June 1, 2021

Unprecedented: COVID-19 Litigation Insights,
Volume 2, Issue 11
Welcome to the eleventh, post-Memorial Day issue of the 2021 edition of Unprecedented. As India and Peru experience record COVID-19 cases, many parts of the United States have reached a return to normality that was unthinkable even a few months ago. People are eating and drinking at restaurants and bars, attending live sporting events, and gathering with friends and families. Vaccines are due most of the credit for these developments. But, many states are finding themselves experimenting with lotteries to overcome vaccine hesitancy. Ohio, for instance, announced a $1 million lottery—won last week by a 22-year-old who thought it was a prank. California also has offered cash prizes of up to $1.5 million. And West Virginia Governor Jim Justice has enlisted his English bulldog, “Babydog,” in his state’s vaccination efforts—encouraging people to get vaccinated for Babydog if they won’t do it for their families. All of this must seem surreal to parts of the globe where vaccines still remain in short supply, but public officials are betting on these efforts to prevent the virus’s return. Whether their bet will pay off, however, remains to be seen.

Joseph V. Schaeffer, Editor of Unprecedented

"Wicker allegedly expressed concern about testing protocols to company officials, including owner and then-CEO Ravi Reddy."

Why this is important: A former employee, Michael Wicker, filed a wrongful discharge lawsuit against a Monroeville COVID-19 testing company, MHS Labs. Wicker alleges that he raised concerns with officials at the testing company concerning testing procedures and was fired shortly after. Specifically, Wicker alleges that MHS Labs did not properly train its employees, accepted specimens that did not meet the standard qualifications of specimen identification, and submitted numerous false claims to the government. This is important because whistleblower claims, encouraged by the potential for qui tam awards, can present a significant source of risk for companies that submitted claims for payment to government agencies. --- Victoria L. Creta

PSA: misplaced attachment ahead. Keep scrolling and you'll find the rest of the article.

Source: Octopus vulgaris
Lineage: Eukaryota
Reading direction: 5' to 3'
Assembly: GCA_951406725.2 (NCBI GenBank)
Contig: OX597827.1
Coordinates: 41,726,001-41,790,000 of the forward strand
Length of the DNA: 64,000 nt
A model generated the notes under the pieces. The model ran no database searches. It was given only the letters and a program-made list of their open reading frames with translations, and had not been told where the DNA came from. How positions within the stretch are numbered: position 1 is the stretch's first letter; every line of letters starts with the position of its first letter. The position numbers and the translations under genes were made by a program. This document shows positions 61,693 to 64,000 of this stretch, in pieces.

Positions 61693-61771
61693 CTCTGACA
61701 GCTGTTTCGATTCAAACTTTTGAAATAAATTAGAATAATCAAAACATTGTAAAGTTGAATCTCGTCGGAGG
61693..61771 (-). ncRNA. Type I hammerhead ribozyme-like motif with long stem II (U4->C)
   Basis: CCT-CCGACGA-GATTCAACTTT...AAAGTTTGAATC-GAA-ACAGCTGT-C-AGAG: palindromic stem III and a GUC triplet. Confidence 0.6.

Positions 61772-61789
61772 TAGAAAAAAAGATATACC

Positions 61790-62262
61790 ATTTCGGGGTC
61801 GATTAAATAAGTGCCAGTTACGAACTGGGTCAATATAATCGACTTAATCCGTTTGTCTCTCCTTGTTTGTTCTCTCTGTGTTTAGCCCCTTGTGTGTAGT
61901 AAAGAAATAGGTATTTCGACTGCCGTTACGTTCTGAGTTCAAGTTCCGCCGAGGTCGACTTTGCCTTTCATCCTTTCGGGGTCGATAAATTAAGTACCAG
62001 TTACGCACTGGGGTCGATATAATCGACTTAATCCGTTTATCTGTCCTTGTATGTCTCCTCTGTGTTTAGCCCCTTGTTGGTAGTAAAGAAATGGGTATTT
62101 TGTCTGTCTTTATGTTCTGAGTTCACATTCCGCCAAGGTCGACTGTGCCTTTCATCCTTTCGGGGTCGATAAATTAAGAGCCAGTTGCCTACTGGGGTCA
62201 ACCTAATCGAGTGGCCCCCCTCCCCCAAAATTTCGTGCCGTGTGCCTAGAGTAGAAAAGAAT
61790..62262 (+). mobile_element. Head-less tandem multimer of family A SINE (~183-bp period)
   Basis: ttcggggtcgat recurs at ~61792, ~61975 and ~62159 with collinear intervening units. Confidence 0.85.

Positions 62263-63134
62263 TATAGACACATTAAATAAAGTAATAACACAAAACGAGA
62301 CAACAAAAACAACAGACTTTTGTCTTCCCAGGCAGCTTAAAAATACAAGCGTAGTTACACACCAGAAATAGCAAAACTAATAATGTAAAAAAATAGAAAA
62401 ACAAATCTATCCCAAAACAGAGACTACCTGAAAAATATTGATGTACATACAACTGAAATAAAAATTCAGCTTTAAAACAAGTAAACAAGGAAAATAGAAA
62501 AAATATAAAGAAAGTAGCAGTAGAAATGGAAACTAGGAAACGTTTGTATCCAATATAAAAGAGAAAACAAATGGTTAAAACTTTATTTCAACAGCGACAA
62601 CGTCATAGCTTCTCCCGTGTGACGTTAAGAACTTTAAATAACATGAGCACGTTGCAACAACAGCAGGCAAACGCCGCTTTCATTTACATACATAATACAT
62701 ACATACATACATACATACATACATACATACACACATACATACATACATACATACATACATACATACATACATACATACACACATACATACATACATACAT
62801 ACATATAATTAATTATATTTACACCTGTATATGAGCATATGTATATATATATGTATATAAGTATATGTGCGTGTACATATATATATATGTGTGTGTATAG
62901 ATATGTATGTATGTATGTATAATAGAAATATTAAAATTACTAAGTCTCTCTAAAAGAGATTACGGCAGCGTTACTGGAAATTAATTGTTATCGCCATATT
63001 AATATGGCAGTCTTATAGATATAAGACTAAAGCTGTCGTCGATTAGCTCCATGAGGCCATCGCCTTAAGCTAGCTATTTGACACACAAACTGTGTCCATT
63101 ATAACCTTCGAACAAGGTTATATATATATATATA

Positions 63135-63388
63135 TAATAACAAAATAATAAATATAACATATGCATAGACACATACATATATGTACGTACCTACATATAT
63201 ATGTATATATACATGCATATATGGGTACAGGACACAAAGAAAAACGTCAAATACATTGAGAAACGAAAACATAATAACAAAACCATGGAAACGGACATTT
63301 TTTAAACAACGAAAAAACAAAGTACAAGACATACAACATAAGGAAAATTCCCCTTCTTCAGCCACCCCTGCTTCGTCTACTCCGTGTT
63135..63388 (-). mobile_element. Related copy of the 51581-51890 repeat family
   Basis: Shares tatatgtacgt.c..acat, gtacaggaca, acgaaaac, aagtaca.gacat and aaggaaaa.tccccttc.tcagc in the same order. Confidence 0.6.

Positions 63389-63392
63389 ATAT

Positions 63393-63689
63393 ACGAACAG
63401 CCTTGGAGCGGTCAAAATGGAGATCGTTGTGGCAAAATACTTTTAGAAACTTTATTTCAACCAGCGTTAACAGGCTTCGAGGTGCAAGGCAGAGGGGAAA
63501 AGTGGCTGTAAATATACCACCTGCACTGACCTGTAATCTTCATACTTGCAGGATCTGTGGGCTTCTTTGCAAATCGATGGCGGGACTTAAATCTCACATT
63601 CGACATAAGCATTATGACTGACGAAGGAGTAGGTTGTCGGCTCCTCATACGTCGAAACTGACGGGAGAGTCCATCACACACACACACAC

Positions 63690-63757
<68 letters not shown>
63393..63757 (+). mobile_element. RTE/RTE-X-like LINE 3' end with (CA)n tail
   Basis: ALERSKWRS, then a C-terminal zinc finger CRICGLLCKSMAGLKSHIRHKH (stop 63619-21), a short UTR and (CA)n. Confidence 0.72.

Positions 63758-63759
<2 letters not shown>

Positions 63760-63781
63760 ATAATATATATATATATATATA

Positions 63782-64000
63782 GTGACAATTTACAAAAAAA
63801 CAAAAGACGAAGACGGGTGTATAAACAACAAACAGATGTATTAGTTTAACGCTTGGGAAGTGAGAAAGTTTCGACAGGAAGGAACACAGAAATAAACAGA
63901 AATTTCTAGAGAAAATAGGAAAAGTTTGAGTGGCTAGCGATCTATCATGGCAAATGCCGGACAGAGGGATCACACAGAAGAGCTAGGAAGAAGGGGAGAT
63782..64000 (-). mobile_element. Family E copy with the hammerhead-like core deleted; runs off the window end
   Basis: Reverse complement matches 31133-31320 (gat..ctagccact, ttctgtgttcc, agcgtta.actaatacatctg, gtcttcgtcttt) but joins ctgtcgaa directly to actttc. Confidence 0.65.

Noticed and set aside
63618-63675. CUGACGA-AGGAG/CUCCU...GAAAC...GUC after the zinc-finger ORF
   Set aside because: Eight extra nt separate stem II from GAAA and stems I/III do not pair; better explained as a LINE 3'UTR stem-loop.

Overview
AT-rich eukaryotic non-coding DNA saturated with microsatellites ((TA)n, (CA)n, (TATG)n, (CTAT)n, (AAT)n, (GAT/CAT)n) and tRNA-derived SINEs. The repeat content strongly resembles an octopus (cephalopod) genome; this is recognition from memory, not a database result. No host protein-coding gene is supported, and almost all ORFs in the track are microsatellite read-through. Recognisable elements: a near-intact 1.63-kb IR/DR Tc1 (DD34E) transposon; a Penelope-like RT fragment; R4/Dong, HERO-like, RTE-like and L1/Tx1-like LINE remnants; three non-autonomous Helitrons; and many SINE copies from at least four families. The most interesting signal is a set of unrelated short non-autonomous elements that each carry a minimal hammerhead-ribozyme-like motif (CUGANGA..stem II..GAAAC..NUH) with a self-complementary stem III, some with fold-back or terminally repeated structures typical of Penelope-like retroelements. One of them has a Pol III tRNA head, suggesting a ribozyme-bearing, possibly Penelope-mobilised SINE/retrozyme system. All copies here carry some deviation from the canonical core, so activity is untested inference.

"The plaintiffs claim two of Justice's executive orders closed or otherwise limited occupancy of businesses like theirs and they should have had covered claims through Erie for their business losses."

Why this is important: For over a year, businesses have been trying recoup their losses from the pandemic from their own insurance policies. Most have been seeking business interruption coverage, which is a type of expense allowed under the property damage coverage of insurance policies. In order to trigger business interruption coverage, the insured must have sustained a direct tangible physical loss to their property. Moreover, a great deal of the policies issued to insureds contain specific exclusions for viruses. Accordingly, most courts throughout the country have rejected the arguments of insured businesses in this regard and found no coverage.